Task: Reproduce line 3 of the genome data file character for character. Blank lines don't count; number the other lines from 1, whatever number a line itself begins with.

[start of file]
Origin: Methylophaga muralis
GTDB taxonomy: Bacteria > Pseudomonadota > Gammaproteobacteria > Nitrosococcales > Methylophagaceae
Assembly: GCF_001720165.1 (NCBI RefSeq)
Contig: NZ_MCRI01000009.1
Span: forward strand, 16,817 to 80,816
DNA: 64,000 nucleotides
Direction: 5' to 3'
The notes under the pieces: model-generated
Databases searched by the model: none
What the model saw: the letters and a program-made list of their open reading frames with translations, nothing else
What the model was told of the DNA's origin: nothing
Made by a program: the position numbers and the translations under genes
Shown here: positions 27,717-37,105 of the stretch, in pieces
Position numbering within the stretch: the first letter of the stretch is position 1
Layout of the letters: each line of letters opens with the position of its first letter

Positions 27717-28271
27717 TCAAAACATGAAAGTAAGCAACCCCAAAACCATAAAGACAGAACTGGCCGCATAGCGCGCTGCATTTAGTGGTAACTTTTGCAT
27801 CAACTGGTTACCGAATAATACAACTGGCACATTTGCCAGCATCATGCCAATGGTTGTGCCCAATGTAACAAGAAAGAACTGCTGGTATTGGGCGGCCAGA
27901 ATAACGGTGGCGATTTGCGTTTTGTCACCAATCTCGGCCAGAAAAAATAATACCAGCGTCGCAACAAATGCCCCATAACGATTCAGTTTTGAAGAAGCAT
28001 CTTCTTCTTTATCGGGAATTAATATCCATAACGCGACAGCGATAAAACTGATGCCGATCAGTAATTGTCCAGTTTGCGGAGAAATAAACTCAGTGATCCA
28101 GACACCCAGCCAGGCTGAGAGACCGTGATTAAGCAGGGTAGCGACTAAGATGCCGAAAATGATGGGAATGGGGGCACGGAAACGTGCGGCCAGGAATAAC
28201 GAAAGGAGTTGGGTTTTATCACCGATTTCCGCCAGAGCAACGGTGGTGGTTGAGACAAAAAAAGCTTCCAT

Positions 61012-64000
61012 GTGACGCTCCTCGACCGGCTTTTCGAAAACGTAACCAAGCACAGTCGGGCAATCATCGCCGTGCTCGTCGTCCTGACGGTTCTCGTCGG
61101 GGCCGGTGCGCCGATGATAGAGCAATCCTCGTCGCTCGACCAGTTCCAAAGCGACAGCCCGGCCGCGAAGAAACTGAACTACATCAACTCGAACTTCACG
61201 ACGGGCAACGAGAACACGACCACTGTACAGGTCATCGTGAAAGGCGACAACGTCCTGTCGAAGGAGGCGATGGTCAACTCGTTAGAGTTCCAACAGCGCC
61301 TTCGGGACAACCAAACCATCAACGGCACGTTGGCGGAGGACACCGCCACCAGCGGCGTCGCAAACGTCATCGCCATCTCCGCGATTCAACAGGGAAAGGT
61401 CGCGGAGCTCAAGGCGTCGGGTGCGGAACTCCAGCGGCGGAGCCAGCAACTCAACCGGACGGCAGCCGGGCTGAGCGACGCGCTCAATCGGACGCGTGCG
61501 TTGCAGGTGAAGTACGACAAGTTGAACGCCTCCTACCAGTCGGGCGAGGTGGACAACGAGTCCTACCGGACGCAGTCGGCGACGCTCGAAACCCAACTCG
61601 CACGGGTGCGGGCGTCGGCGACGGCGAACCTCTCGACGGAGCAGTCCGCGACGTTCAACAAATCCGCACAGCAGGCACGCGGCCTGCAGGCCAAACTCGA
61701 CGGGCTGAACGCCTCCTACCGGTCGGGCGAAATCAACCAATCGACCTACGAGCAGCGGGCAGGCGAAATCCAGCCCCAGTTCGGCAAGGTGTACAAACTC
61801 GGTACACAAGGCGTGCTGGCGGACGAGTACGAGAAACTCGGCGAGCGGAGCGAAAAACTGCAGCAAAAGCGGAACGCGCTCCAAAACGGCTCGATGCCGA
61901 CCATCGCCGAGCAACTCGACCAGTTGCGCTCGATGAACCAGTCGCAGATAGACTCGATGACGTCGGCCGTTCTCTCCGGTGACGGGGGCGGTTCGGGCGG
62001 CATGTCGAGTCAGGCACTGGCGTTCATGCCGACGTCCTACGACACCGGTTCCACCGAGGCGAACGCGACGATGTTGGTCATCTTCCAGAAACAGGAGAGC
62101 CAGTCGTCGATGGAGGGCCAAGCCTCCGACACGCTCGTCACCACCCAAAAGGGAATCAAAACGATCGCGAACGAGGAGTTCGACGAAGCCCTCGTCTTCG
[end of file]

Assembly: GCF_001720165.1 (NCBI RefSeq)